Five interesting facts about Buckingham Palace
Forget social media and 24-hour news streams, whenever there’s a royal birth or death, tradition has it that an announcement notice is attached to the front railings of the palace for the public to read.
The State and semi-State Rooms look almost exactly as they did when John Nash designed them for George IV.
If the Queen is at home, the flag flying above Buckingham Palace is the Royal Standard (that’s the one with two red corners, a yellow corner and a blue corner). If she is away, the Union Jack flies from the flagpole. Usually the flag is a standard size, but on special occasions, like the Queen’s official birthday or a royal wedding, a bigger flag is hoisted. Nice touch.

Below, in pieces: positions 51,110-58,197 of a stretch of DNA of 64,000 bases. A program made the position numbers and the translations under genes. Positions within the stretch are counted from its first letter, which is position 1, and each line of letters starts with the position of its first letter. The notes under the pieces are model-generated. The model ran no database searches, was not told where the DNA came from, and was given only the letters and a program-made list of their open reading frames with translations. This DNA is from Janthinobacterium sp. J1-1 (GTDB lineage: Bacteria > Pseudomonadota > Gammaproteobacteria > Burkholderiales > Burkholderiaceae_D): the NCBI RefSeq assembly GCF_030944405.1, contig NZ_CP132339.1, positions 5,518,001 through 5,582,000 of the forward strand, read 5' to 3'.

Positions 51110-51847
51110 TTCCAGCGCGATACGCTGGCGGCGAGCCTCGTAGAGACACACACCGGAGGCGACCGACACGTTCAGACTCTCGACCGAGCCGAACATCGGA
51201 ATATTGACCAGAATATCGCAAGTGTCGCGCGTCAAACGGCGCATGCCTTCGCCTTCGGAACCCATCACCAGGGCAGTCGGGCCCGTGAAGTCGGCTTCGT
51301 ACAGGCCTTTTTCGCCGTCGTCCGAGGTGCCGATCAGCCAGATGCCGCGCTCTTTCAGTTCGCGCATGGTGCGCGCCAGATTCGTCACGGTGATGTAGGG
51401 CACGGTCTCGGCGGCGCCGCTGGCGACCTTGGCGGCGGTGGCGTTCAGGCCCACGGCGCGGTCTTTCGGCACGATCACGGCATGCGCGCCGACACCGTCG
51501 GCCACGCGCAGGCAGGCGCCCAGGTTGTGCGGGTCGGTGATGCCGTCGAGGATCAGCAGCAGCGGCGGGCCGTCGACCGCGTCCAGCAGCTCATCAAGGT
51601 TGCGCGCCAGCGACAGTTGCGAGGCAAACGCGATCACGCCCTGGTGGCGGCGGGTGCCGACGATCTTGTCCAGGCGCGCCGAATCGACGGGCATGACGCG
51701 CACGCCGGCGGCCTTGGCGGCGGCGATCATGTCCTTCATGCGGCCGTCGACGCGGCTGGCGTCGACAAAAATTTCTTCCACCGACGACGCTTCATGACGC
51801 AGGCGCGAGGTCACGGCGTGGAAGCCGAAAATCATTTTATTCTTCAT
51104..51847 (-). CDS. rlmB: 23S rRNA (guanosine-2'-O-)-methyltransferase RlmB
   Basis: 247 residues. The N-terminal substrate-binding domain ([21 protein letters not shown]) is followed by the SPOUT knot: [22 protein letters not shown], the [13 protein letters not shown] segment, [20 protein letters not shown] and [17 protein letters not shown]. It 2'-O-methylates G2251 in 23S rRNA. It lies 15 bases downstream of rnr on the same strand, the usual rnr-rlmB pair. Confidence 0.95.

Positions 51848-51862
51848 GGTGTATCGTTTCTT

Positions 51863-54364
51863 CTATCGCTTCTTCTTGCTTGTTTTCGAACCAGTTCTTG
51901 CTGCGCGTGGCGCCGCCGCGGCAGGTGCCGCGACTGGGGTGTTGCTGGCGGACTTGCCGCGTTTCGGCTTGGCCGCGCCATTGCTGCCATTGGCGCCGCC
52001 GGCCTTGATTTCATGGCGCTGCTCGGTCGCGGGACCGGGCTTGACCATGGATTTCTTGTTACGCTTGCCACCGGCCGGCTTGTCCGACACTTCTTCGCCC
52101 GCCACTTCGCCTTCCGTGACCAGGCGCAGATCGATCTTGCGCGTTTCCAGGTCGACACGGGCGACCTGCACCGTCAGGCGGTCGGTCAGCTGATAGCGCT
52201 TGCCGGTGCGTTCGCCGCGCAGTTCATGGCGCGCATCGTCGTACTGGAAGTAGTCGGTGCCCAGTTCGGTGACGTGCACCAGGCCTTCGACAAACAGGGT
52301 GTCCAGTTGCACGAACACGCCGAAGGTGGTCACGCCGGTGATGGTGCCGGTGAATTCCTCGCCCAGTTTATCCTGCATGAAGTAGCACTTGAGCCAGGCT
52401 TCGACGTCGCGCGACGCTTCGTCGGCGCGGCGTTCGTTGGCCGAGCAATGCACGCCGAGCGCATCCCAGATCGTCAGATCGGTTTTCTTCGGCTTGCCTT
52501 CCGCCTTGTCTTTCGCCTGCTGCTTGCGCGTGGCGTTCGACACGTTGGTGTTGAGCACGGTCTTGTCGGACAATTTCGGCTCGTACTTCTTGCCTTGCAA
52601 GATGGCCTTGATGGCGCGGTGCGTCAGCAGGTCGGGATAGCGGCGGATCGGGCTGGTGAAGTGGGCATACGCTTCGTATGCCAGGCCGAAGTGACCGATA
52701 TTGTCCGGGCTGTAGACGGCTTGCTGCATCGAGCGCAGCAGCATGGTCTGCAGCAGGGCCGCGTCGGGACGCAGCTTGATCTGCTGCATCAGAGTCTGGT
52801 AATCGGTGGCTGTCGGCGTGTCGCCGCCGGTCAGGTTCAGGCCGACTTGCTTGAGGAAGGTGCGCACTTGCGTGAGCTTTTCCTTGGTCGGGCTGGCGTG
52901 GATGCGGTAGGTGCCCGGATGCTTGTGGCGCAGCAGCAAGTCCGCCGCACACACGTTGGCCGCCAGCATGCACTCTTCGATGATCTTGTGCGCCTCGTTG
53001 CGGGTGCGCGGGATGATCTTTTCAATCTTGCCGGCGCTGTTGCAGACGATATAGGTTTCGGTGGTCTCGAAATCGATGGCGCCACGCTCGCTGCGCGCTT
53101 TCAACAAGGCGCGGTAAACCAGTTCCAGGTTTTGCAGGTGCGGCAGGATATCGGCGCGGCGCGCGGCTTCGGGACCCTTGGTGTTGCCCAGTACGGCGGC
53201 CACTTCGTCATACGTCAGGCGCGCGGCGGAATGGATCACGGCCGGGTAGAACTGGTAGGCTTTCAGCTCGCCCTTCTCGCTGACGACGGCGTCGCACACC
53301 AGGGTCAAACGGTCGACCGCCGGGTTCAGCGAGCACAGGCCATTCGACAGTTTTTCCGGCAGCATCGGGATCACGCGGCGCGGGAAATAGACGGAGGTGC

The Palace is younger than you think. The former grand house was transformed into a palace only in the 1800s and it wasn’t until the early 1900s that the famous forecourt and front façade were added.
You can meet the Queen’s horses (well, some of them) on a visit to Buckingham Palace – you’ll find them in the Royal Mews, along with the elegant carriages used for State occasions.
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